Fig. 1

Figure 1. Jose Clemente Orozco. Epic of American Civilization, The Coming of Quetzalcoatl. The Pre Columbian-Age, 1932-34. Frescoes. Reserve reading room, Baker Library, Dartmouth College, Hanover, New Hampshire.

Figure 2. Jose Clemente Orozco. Epic of American Civilization, Cortez and the Cross, 1932-34. Fresco. Reserve reading room, Baker Library, Dartmouth College, Hanover, New Hampshire.

As the content and iconography show, his American civilisation corresponds only to Mexico in ancient times and mainly the civilisations of the United States and Mexico in modern times. Orozco made use of the Pan American cooperative mode of continental relations that circulated in the patronage community to paint a mural in the United States that not only challenged the idea of a culturally united America, but also criticised the United States agenda in his America.

Figure 3. Jose Clemente Orozco. Epic of American Civilization, Anglo America, Hispano America, 1932-34. Fresco. Reserve reading room, Baker Library, Dartmouth College, Hanover, New Hampshire.

For his epic, Orozco chose to focus on what made his America culturally and historically distinct from the rest of the Americas and from the United States. Orozco chose to portray Anglo America through a school and town meeting, which look like as a repressive, cold, calm, and standardizing world. Orozco explained that the picture of the town meeting illustrates part of the American political idealism which supposes that talking about public problems will keep order and peace and save the world.4]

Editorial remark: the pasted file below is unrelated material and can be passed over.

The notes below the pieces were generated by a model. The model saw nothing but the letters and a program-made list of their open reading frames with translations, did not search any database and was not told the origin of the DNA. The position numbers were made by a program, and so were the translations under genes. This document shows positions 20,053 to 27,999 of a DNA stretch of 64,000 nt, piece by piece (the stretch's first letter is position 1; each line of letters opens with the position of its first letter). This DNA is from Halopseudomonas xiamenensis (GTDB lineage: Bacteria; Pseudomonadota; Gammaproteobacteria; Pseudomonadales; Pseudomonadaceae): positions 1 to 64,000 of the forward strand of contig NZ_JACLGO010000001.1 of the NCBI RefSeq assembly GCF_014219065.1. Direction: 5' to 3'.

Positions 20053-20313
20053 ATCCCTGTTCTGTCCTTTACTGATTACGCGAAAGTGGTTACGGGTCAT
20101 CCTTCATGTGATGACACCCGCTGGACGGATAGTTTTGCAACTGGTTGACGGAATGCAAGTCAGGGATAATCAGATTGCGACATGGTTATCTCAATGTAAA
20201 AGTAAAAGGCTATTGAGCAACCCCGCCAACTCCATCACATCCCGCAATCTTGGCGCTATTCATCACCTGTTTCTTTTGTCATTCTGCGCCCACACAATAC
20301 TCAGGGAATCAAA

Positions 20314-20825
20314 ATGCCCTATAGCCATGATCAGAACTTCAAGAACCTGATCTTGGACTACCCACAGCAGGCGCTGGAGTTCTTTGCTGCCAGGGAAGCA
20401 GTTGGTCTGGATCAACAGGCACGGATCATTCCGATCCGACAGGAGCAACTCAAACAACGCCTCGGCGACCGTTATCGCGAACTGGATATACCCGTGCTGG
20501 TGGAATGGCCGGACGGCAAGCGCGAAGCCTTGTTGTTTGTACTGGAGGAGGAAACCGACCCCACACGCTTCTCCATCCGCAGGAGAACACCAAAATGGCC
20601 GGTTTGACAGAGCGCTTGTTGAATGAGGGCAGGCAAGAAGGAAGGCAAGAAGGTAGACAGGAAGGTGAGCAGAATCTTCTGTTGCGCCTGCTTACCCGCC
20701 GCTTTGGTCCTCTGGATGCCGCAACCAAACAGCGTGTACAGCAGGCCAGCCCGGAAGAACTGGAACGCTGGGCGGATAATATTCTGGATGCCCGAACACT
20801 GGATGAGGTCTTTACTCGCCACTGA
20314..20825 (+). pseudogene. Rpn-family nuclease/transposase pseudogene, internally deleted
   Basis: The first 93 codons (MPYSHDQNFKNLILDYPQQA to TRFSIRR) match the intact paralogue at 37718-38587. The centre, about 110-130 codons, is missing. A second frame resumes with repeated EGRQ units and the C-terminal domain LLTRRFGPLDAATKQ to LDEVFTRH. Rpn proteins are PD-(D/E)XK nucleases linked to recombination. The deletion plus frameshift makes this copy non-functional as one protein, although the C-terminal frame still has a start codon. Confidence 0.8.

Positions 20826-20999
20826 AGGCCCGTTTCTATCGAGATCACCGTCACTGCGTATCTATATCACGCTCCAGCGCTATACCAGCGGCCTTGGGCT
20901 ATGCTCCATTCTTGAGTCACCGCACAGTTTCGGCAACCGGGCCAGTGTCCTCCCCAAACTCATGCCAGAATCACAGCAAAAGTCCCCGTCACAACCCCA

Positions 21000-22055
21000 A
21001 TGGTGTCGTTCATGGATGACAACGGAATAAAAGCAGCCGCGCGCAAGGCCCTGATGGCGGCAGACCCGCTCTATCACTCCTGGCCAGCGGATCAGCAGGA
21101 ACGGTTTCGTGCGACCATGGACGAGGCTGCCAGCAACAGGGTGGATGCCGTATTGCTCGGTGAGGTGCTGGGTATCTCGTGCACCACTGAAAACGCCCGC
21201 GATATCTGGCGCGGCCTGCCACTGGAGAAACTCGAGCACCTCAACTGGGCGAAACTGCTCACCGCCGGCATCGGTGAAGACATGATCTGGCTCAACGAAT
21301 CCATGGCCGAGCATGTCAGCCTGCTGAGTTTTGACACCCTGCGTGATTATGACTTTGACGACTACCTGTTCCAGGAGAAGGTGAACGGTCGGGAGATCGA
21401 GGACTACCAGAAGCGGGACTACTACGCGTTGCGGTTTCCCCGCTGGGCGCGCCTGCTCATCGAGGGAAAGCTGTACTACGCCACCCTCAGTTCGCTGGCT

In contrast to Anglo America, Hispano America is depicted as a violent and chaotic place, destroyed by imperialistic exploitation. Despite that, there is hope, which he represents in the figure of the Mexican rebel character, “the rebel spirit is what the US needs, the spirit of the Latin American, who will try to preserve his individuality and honour and self – respect at any cost.”[5]